Rats and mice are ubiquitous; they can be found everywhere. It is estimated that there is one rat for every person living in the United States. Rats and mice are often referred to as domestic rodents because man unwittingly supplies their three basic needs: food, water and shelter.
As a trusted provider of pest control solutions, Ehrlich Pest Control strives to offer expert advice and answers to common rodent questions. We have listed below the answers to the most frequently asked questions we receive regarding rodents.
Are you experiencing a rodent problem in your home or concerned about potential issues? Contact Ehrlich Pest Control today at (888) 976-4649 or sign up for a free pest inspection online.
Norway rats, roof rats and house mice are the three rodents known as domestic rodents. Rats weigh, at maturity, range between 5 oz to nearly 21 oz and are roughly 5 inches to 9 inches in length. Their tails, approximately 8 inches in length, are thick and heavy. Mice are much smaller than rats. House mice weigh between .5-1 ounce and are generally 2.5-3.75 inches long. A house mouse tail generally range 3-4 inches in length.
In terms of behavior, mice are curious creatures whereas rats are neophobic (meaning suspicious of their surroundings). Another important distinction behaviorally between rats and mice is that mice can extract water from food (as long as it is somewhat moist) whereas rats depend upon a separate water source to thrive. Additionally, rat droppings are about the size of a raisin whereas mice droppings are the size of rice grains. A musty odor is a classic sign that mice are present, but not rats.
While rodents are active throughout the year, rats and mice become most active indoors in the fall when the temperatures decrease and their food sources outdoors run low. However, once inside a building that provides a suitable habitat with food and water sources readily available, rodents will not be inclined to leave the building.
Rodents are typically most active at night and are seldom seen during the day except when populations are exceedingly large. Due to this behavior, it can be difficult for homeowners to be aware of rodent problems. That is why it is crucially important to spot the signs of mice and rats during the day.
Rats and mice will crawl through minuscule crevices, making it difficult to limit their movement. A mouse can crawl through any opening that a pencil can fit through.
Rodents will eat anything that man or his animals eat. Rats for example will eat anything from meat, milk, candy, vegetables, soap, furs, leather, poultry, eggs, grains, seeds, fruit, nuts, snails, pet food, grass seed, birdseed, garbage, dog feces and even other rodents.
Keeping food in tightly-sealed containers, removing pet food and water after feedings, picking up dog droppings on a daily basis, keeping garbage in a tightly-sealed trash are all good ways to avoid providing rodents with food sources in and around your house.
When rats and mice are looking for suitable habitat, rats and mice will thrive where their two requirements of food and water are nearby. Poor sanitation is one of the basic reasons for the continued existence of moderate to high rodent populations in urban and suburban areas. We always encourage our customers to practice good sanitation, including proper storage and handling of food materials, animal feed and garbage to minimize or eliminate available food resources for rodents.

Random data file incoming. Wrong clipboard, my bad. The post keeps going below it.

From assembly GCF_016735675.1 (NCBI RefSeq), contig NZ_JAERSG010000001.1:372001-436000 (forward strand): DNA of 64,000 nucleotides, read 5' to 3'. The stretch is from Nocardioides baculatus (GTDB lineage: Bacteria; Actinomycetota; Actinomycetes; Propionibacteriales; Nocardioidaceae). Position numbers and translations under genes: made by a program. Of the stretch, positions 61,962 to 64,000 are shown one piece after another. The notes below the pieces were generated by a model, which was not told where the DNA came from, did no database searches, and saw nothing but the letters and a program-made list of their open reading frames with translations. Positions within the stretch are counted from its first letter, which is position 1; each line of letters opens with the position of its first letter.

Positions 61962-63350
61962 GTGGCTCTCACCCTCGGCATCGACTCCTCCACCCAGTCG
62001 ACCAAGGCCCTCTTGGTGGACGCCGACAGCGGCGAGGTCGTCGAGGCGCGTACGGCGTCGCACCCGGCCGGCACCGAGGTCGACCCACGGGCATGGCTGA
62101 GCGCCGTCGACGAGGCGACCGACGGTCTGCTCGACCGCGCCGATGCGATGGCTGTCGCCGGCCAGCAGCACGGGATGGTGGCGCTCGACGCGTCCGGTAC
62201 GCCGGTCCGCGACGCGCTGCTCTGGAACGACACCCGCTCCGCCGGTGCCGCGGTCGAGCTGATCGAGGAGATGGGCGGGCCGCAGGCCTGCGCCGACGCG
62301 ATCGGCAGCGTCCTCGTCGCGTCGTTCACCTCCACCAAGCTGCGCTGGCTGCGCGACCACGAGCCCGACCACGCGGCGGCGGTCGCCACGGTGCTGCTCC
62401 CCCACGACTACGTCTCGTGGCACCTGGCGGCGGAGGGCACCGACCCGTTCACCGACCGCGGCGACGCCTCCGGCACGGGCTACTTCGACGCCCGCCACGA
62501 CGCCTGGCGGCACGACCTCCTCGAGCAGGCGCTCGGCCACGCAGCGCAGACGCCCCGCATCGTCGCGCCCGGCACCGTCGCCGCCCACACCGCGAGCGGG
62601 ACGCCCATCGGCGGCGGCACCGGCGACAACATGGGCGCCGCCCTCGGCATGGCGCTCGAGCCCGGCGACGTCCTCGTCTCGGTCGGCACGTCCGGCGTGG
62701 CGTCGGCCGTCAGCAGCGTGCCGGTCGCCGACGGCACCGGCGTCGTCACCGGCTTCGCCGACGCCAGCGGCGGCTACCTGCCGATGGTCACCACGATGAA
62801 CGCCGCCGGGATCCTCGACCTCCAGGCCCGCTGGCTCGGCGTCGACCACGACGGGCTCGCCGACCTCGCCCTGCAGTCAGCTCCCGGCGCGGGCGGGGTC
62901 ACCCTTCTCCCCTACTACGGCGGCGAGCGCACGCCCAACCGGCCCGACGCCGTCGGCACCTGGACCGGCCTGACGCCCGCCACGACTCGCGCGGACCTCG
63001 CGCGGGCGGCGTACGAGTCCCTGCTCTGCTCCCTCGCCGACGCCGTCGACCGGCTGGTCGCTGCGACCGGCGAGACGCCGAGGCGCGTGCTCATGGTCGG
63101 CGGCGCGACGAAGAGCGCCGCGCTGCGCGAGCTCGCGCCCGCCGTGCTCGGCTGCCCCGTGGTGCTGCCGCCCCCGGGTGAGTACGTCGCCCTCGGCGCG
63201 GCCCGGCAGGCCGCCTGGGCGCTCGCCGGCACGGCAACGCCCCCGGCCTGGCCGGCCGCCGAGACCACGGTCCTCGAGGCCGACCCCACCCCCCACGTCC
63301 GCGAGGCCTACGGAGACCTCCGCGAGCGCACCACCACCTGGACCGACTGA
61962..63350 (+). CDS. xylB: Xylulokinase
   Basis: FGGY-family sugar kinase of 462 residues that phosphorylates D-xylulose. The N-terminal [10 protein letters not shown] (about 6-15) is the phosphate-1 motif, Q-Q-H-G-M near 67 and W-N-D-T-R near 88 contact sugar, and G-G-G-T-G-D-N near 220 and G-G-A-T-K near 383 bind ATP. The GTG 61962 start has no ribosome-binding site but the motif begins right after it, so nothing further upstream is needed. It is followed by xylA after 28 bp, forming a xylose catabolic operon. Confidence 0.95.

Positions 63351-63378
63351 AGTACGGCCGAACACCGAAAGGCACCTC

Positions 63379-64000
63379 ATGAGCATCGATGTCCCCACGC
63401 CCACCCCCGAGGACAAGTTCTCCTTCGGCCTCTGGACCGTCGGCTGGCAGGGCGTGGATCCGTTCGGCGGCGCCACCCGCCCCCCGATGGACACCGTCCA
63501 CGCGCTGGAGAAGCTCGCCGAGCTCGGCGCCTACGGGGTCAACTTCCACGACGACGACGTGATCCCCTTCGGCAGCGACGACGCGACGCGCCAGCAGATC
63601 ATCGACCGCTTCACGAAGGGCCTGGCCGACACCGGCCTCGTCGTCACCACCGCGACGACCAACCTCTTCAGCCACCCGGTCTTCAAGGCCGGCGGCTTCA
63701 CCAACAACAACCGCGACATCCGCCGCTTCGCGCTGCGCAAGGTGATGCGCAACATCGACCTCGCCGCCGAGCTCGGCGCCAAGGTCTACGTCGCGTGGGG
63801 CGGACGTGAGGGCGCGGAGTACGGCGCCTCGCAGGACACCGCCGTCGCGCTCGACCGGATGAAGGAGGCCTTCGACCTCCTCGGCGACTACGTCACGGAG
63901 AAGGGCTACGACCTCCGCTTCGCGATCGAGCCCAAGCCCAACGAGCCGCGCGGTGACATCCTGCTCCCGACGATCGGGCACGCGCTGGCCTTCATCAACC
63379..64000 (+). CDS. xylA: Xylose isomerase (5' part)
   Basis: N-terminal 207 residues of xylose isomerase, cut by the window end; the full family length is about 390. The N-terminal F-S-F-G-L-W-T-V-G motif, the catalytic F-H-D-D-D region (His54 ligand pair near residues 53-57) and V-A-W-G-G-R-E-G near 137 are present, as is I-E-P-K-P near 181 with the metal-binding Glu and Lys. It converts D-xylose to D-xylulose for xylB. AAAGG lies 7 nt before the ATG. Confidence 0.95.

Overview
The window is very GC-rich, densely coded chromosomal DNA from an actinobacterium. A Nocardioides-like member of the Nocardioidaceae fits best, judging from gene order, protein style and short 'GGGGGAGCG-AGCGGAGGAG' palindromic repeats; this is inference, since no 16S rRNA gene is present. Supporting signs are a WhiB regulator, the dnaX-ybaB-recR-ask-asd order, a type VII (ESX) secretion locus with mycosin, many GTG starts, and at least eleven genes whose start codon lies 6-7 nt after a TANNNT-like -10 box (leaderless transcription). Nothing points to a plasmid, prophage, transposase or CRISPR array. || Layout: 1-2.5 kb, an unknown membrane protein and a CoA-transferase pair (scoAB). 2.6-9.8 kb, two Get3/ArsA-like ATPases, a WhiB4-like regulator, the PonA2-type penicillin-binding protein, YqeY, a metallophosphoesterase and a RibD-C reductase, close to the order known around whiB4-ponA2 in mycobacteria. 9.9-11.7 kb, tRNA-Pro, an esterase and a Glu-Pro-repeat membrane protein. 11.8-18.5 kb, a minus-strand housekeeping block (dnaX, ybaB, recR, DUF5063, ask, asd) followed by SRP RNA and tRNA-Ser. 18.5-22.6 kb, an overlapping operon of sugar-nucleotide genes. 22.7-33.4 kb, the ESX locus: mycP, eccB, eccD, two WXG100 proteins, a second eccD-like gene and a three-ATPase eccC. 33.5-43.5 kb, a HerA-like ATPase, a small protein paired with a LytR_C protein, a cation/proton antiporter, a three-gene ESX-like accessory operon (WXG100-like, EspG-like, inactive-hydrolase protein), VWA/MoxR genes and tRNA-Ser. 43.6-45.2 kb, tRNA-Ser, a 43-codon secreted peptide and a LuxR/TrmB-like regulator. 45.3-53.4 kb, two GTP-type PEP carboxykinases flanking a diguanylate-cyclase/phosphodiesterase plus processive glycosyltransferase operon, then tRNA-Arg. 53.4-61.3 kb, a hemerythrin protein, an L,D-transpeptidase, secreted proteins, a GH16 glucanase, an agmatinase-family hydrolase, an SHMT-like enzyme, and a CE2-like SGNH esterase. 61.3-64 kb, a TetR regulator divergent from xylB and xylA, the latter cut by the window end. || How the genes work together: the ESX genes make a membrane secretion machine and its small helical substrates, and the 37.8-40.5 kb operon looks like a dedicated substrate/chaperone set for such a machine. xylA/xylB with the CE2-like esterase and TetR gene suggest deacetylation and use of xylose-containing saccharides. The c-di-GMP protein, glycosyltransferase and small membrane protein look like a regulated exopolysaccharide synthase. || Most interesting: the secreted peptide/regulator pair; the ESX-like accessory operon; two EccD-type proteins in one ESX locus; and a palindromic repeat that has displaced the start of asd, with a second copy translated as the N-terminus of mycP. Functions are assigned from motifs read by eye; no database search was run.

Rats and mice can occupy the same general environment (i.e. they can both be present at the same location). However, they will likely not coexist in close proximity as a population of rats will most likely out-compete a population of mice for resources. Furthermore, rats, due to their larger size, may also prey upon smaller mice if given the opportunity or out of necessity due to limited food resources.
Gnawing is part of a necessary survival mechanism for rodents to allow access to nest sites, nesting material, food, and water. While their teeth do continue to grow, the primary purpose of gnawing is not to keep their teeth “trimmed”; it’s for resource acquisition.
Rats spread such diseases as: hantavirus, rat bite fever, leptospirosis, salmonellosis, trichinosis and typhus.
Rodents can spread disease in a number of different ways. For example, hantavirus is spread when people breath in the dust that has been contaminated by aerosolized rodent droppings. Just one rat can leave behind 25,000 droppings in one year. As is the case with hantavirus, direct contact and being bitten by a rodent can also spread disease.
Rodents can also spread diseases such as salmonellosis and leptospirosis when humans eat food that has been contaminated by rodent urine or fecal matter. As is the case with plague, rodents can also spread disease to fleas and ticks which in turn can spread the disease to humans.
There is a protein in rodent urine that has been found to trigger asthma attacks and asthma related symptoms. Recent studies have shown that mouse sensitization as a top inner city asthma driver in some urban areas in the United States. One study found mouse allergen is present in 82% of American homes.
If you have more rodent-related questions, feel free to contact Ehrlich Pest Control at (888) 976-4649. You can also sign up for a free rodent inspection to have a technician survey your property free of charge.